The Norwegian prime minister has accepted the defeat of his centre-right government in parliamentary elections.
Economist Jens Stoltenberg, 46, was prime minister in 2000-2001
Kjell Magne Bondevik lost to a Labour Party leader who had campaigned to spend more of Norway's huge oil wealth on the welfare state.
With nearly all votes counted, Jens Stoltenberg's centre-left bloc was set to get 88 seats, ahead of Mr Bondevik's coalition with 81 seats.
Norway is poised to have its first majority government for 20 years.
Mr Stoltenberg won on promises to increase welfare spending while criticising the government for promising tax cuts for the rich.
He said many voters agreed with his bloc's message "that Norway can do it better, that we have fantastic possibilities which we can use in better ways, not least in terms of what we should spend large amounts of money on".
The big winner on the conservative side was the far-right Progress party, the BBC's Lars Bevanger reports from Oslo.
The current government has relied on their support in parliament for the past four years but have refused to include the populist and anti-immigration party in the government.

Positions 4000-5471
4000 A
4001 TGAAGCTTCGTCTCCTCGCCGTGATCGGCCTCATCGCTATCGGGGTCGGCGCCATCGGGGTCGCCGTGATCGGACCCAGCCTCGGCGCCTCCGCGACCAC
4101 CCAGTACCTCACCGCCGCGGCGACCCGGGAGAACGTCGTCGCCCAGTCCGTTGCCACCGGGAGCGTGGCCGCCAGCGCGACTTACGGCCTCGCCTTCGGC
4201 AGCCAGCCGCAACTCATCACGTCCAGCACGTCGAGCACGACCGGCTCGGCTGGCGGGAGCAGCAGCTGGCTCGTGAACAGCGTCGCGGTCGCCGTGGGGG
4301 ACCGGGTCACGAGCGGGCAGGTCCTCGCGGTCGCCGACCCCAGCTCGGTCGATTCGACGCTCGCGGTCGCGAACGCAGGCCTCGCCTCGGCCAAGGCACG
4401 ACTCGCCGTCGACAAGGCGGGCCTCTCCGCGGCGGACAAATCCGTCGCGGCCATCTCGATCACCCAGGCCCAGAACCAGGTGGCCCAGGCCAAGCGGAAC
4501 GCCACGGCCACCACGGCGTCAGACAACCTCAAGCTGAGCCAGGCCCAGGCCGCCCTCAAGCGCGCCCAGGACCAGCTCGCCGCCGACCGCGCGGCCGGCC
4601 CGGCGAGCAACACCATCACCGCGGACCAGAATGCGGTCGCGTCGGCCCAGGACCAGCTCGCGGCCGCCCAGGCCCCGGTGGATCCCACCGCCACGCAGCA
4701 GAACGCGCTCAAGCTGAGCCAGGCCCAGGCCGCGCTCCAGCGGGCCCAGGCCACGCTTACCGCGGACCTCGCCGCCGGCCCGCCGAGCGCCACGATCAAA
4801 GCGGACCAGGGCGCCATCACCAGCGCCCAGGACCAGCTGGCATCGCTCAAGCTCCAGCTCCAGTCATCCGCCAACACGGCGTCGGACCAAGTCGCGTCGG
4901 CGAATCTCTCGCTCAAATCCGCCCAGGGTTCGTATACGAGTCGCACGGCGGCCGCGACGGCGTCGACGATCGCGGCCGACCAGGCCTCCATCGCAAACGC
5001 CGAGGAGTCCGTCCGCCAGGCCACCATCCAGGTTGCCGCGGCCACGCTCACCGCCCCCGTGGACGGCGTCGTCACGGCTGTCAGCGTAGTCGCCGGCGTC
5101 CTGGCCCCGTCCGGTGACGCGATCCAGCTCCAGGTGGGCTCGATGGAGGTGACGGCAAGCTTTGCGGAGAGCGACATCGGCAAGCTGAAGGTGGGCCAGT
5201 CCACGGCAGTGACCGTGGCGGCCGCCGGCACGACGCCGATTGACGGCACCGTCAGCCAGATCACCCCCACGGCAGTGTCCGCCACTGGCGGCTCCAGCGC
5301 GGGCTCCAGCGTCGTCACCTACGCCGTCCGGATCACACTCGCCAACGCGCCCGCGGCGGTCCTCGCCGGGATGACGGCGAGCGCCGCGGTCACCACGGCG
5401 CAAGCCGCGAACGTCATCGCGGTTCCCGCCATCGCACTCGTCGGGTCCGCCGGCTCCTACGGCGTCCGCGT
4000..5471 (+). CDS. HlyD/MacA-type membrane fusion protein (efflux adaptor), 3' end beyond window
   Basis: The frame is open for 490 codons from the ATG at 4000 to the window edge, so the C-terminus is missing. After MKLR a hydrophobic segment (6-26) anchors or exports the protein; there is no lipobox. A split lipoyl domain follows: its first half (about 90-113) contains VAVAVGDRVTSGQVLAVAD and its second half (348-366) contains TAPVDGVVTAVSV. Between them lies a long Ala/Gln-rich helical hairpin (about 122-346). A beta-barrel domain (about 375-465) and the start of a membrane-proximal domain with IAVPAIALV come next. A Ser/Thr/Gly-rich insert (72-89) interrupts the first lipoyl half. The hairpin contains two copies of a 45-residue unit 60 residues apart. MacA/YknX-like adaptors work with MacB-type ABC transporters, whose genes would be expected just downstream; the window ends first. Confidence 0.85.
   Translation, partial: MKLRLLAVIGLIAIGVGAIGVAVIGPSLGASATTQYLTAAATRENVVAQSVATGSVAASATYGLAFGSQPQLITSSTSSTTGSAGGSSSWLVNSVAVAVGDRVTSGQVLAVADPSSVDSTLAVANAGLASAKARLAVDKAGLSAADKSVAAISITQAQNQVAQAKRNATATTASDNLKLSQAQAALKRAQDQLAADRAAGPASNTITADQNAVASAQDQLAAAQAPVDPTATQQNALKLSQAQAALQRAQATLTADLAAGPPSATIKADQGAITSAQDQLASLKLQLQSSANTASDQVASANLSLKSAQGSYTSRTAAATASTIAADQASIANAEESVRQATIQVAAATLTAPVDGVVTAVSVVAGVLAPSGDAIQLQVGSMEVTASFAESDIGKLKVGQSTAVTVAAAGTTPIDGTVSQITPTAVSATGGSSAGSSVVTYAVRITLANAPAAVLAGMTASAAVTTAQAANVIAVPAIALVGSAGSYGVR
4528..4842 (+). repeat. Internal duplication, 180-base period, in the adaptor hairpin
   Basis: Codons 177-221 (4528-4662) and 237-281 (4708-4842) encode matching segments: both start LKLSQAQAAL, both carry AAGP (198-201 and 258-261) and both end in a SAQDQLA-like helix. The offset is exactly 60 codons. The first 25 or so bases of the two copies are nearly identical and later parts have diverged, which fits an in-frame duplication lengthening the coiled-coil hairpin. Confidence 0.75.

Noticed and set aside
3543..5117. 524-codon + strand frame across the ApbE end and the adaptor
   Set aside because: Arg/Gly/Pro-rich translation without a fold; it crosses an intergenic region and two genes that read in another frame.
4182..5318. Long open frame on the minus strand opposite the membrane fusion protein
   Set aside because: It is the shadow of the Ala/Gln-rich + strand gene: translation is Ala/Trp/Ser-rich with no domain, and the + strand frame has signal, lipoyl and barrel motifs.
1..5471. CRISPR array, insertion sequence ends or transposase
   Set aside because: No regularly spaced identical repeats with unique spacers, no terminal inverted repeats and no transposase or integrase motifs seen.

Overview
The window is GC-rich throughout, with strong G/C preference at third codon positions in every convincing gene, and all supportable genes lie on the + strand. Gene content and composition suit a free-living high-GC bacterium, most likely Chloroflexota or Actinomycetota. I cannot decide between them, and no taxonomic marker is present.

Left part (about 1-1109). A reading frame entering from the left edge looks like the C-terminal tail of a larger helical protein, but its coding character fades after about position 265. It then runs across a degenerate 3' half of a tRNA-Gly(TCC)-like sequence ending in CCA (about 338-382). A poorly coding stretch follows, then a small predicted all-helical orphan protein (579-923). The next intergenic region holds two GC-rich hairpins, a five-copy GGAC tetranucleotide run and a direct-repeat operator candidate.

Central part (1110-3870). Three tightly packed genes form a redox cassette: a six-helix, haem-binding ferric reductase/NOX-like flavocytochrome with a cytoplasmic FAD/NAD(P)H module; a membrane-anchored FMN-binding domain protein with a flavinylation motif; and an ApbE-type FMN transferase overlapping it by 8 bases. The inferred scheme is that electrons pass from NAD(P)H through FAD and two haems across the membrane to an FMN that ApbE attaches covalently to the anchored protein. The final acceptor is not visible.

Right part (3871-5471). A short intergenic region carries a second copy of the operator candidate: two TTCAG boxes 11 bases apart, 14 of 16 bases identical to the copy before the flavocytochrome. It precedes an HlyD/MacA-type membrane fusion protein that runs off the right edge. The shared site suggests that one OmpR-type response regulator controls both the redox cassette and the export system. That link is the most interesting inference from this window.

In return, Progress leader Carl Hagen made it clear he would not support Mr Bondevik in the event of a centre-right victory.
Now Mr Hagen's party will represent a major opposition voice in the new parliament with its 37 seats, up 11 seats from the last elections in 2001.
Mr Bondevik said he would inform the king of his government's intent to resign on Tuesday.
His coalition has overseen major economic reforms in the oil-rich country over the past four years, including tax cuts.
Mr Stoltenberg accused the government of favouring the rich while neglecting the welfare state.
Norway's North Sea oil revenue amounts to some $38bn (£21bn) annually.
Norwegians already enjoy one of the world's most generous welfare systems, but say there is always room for improvement.
A new centre-left government is expected to continue Norway's line on foreign policy - which includes peace negotiations in various conflicts, including in Sri Lanka, our correspondent says.
There would not, however, be a new application from Norway to join the European Union any time soon, he adds.